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CASE NO. 4946 CRB-3-05-5
COMPENSATION REVIEW BOARD
WORKERS’ COMPENSATION COMMISSION
MAY 19, 2006
STOP & SHOP COMPANIES, INC.
MAC RISK MANAGEMENT
The claimant was represented by Christopher DeMarco, Esq., 33 Whitney Avenue, New Haven, CT 06510.
The respondent was represented by Clayton Quinn, Esq., The Quinn Law Firm, LLC, 204 S. Broad Street, Milford, CT 06460.
This Petition for Review from the May 3, 2005 Finding and Award of the Commissioner acting for the Third District was heard January 27, 2006 before a Compensation Review Board panel consisting of the Commission Chairman John A. Mastropietro and Commissioners Stephen B. Delaney and Ernie R. Walker.
JOHN A. MASTROPIETRO, CHAIRMAN. The respondent, Stop and Shop Companies, Inc., herein appeal1 from a Finding and Award of May 3, 2005 reached by the Commissioner acting for the Third District. Their appeal is based on the position that the claimant, Kenneth Fantano, is barred from recovery since the trial commissioner improperly determined that his initial injury was not aggravated by a subsequent injury. Having reviewed the facts we find no error and therefore dismiss the appeal.
Mr. Fantano was employed by the respondent at their North Haven warehouse on September 8, 1999 when he suffered a compensable injury to his lower back. Findings, ¶ 1. Since that time, he has been out of work for all but eleven weeks due to the back injury. Findings, ¶ 2. Since July 2000, he has been treating with Dr. David Kloth in regards to that injury to his sacroiliac (SI) joint and lumbar facet. Findings, ¶ 4. A series of prolotherapy injections were administered over the next few years. Claimant’s Exhibit A, October 4, 2004 Transcript, p. 19-21. On October 27, 2002, the claimant was the victim of a non-work related motor vehicle accident on Route 8. Findings, ¶ 3. His vehicle was rear ended resulting in additional injuries to his cervical and lumbar spine. Findings, ¶ 8. October 4, 2004 Transcript, p. 22-24.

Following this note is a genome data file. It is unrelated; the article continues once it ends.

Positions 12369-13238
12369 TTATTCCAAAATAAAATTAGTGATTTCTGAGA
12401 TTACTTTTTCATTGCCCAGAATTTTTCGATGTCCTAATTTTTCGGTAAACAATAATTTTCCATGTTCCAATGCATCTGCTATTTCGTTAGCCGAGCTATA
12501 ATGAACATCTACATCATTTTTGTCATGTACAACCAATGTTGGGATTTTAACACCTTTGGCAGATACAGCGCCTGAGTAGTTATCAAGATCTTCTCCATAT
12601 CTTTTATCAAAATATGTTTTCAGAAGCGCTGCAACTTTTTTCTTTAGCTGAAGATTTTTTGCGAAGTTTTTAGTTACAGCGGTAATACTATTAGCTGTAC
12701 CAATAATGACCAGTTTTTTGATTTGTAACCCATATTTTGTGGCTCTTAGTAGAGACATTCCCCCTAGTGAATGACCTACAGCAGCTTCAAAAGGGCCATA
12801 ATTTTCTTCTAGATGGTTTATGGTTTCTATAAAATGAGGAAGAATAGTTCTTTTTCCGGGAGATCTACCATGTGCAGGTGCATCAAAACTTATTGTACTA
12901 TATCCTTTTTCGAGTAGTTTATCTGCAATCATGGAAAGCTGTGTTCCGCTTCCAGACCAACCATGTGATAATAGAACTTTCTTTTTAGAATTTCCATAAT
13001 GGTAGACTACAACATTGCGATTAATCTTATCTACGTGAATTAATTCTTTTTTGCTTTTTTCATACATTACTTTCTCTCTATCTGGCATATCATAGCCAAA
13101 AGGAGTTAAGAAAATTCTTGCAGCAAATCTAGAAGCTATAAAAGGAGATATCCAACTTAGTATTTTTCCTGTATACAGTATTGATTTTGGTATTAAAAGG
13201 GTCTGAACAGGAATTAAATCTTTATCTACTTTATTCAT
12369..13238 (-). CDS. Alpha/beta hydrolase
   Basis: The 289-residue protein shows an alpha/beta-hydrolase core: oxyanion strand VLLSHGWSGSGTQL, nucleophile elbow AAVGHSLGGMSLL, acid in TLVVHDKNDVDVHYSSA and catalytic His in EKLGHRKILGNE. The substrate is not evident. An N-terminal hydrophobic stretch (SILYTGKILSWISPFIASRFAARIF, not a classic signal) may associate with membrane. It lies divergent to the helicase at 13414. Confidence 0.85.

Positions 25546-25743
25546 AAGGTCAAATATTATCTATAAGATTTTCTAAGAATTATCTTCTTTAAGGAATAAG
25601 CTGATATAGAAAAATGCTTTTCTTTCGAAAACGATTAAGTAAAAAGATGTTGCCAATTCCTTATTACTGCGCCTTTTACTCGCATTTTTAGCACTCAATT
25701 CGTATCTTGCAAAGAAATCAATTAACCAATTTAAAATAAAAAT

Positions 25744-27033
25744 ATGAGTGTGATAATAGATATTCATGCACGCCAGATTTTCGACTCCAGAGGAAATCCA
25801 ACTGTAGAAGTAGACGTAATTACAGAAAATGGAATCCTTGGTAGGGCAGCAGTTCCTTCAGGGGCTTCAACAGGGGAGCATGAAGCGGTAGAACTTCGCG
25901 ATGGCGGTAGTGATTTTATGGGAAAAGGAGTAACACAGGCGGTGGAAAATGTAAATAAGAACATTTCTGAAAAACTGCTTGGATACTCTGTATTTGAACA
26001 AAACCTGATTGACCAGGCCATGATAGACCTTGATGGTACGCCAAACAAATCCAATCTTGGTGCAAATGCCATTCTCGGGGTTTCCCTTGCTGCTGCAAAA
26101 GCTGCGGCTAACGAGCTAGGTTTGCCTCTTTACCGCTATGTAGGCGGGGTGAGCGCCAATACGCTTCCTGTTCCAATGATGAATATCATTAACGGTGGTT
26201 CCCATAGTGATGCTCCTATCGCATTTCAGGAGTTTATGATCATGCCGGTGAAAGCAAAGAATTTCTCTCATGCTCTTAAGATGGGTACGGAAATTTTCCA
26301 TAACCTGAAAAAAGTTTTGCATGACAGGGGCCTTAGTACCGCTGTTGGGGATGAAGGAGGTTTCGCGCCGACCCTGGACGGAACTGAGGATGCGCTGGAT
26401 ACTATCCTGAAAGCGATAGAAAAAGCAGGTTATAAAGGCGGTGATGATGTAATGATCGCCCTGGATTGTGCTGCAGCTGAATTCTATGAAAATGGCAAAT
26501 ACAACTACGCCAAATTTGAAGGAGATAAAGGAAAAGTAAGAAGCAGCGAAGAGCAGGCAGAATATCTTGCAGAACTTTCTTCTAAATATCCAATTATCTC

A Formal hearing was held on October 4, 2004. The one issue under consideration was whether the 2002 motor vehicle accident was the cause of the claimant’s medical needs, or was the respondent still obligated in regards for medical treatment relating to the 1999 compensable injury. In his Finding and Award, the trial commissioner determined that the injuries sustained in the 1999 work accident and the 2002 motor vehicle accident were separate and distinguishable and the respondent was responsible for the claimant’s medical benefits for the 1999 injury. Findings, ¶¶ B-D.
On May 31, 2005, the respondent filed a Motion to Correct, which sought to interpose their position that the 2002 motor vehicle accident substantially aggravated the 1999 compensable injury. The commissioner denied this Motion to Correct in its entirety. The respondent appealed seeking a remand to the commissioner to add facts to the records and determine that the commissioner’s findings were not consistent with the evidence presented.2
There is one central issue that must be decided upon appeal. The trial commissioner determined the claimant suffered two separate and distinct injuries. As an appellate body we must evaluate the medical testimony provided to the trial commissioner to determine whether his findings are supported by the evidence. Where the medical opinions are in conflict, the trial commissioner’s determination must stand so long as there is evidence to support it. Carney-Bastrzycki v. Hospital for Special Care, 4722 CRB-6-03-9 (September 3, 2004). Dr. Kloth’s determination was that the 2002 motor vehicle accident caused a separate and distinct injury to the claimant and that following a short period of aggravation immediately after the accident the original compensable injury returned to a “baseline” condition. Findings, ¶¶ 5, 9. Claimant’s Exhibit A. July 22, 2004 letter. The respondent’s expert, Dr. Matthew Skolnick, testified at the hearing that the claimant’s original condition was substantially aggravated in the 2002 accident and that it was “extremely difficult, if not impossible,” to separate the medical impact of that accident from the original injury. October 4, 2004 Transcript, p. 81-82. The commissioner accepted Dr. Kloth’s conclusions and did not accept Dr. Skolnick’s. He was entitled as the finder of fact to do so. See Goldberg v. Ames Department Stores, 4160 CRB-1-99-2 (December 19, 2000).3